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Exeter Chamber calls for fuel price cap

Exeter Chamber CEO Richard Marsh (image courtesy: Steve Haywood)

Tax on fuel is 90p a litre

Exeter's key business organisation is calling for the chancellor of the exchequer to address the rising cost of fuel and energy, and either to reduce VAT on fuel or cap prices.

Exeter Chamber is concerned about the price of fuel in particular, especially for businesses that rely on vehicles, but also the cost of energy in general.

The Chamber, of which Radio Exe's MD Paul Nero is a director, says it echoes the RAC’s statement that ‘radical government intervention’ is urgently required.

Chamber CEO Richard Marsh said: The cut in fuel duty by 5p in March to help with rising costs has done little to nothing to combat the continual rises, in fact, wholesale petrol costs have increased five-times since the chancellor’s underwhelming spring statement.
"It is staggering to hear that the average family petrol car is now costing over £100 to fill, however, the impact on businesses is set to be even greater - yet there is no support offered by central government for individuals or the business community.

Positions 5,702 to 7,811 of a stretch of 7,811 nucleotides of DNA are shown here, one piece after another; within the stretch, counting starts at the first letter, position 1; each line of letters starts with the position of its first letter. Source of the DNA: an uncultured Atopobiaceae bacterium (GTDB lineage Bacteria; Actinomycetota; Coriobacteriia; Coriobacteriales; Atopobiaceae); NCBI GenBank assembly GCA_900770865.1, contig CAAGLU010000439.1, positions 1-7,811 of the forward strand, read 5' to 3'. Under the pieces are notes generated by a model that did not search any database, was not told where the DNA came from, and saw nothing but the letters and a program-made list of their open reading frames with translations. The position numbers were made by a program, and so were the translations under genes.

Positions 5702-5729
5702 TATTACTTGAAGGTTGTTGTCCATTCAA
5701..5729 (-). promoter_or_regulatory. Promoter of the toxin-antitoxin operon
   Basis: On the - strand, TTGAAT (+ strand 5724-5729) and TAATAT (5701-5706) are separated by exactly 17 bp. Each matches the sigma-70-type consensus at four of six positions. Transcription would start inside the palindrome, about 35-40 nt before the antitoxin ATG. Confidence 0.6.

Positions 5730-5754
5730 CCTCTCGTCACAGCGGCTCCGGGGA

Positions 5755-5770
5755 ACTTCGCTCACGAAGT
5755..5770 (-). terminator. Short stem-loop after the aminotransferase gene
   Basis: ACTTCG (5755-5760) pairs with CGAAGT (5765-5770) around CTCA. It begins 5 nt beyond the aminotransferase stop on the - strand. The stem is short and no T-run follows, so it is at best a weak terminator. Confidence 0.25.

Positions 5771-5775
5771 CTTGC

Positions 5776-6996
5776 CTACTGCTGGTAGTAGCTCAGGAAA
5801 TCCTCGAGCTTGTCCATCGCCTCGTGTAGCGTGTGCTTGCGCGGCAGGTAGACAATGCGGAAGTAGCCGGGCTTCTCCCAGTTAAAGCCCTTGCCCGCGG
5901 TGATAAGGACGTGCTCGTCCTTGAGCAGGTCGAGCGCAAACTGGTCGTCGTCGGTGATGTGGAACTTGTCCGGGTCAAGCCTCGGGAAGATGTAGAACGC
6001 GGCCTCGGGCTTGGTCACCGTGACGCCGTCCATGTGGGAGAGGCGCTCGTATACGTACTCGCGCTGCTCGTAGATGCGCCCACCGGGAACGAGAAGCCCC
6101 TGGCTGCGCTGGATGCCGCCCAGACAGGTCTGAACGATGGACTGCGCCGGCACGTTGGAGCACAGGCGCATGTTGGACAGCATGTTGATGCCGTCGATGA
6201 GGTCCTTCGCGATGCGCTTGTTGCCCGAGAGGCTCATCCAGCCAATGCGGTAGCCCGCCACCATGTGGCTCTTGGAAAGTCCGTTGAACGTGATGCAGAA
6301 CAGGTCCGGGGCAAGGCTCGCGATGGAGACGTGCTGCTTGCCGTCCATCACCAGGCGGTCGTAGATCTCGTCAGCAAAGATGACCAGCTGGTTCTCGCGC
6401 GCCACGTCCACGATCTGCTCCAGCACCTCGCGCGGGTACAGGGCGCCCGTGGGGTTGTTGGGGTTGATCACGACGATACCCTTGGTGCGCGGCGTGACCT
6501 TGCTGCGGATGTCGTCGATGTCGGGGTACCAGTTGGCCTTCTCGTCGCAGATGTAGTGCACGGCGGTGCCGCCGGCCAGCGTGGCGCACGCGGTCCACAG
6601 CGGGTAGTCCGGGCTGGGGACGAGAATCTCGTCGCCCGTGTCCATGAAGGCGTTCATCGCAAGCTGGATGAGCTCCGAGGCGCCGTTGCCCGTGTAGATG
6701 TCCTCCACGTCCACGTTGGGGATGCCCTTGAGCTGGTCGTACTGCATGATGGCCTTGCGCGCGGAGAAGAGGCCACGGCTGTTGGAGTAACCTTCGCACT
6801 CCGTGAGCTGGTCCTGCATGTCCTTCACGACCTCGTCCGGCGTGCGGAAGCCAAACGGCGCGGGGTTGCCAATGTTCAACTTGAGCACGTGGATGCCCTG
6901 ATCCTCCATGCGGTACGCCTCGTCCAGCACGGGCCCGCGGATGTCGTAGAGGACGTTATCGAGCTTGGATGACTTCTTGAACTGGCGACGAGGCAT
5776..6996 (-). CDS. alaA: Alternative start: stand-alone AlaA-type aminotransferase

"With VAT soaring as oil prices rise, taking tax up to 90p a litre, the increasing price at the pumps is and will have a huge financial impact on businesses across Exeter and the rest of the country.

"We urge Mr Sunak to reduce VAT further or cap fuel prices at a reasonable level in order to help those that have no other option than to drive.
"We’ve spoken to a number of businesses from various sectors across Exeter who have already felt the financial squeeze due to what the RAC have declared as a national fuel crisis.

"Apex Scaffolding has seen a 25 per cent increase in its diesel fuel bill since March 2022 alone – a business of this nature has no alternative but to use HGVs to transport its equipment to and from sites. Apex are forced to absorb these costs on existing long-term contracts or those which were agreed before these price hikes. However, this model will not remain sustainable for long.
"The events industry – one of the most impacted sectors of the pandemic should be celebrating what should be their ‘come back year’, are now being faced with yet another crisis as the cost of living continues to cripple households and in turn all the businesses involved."

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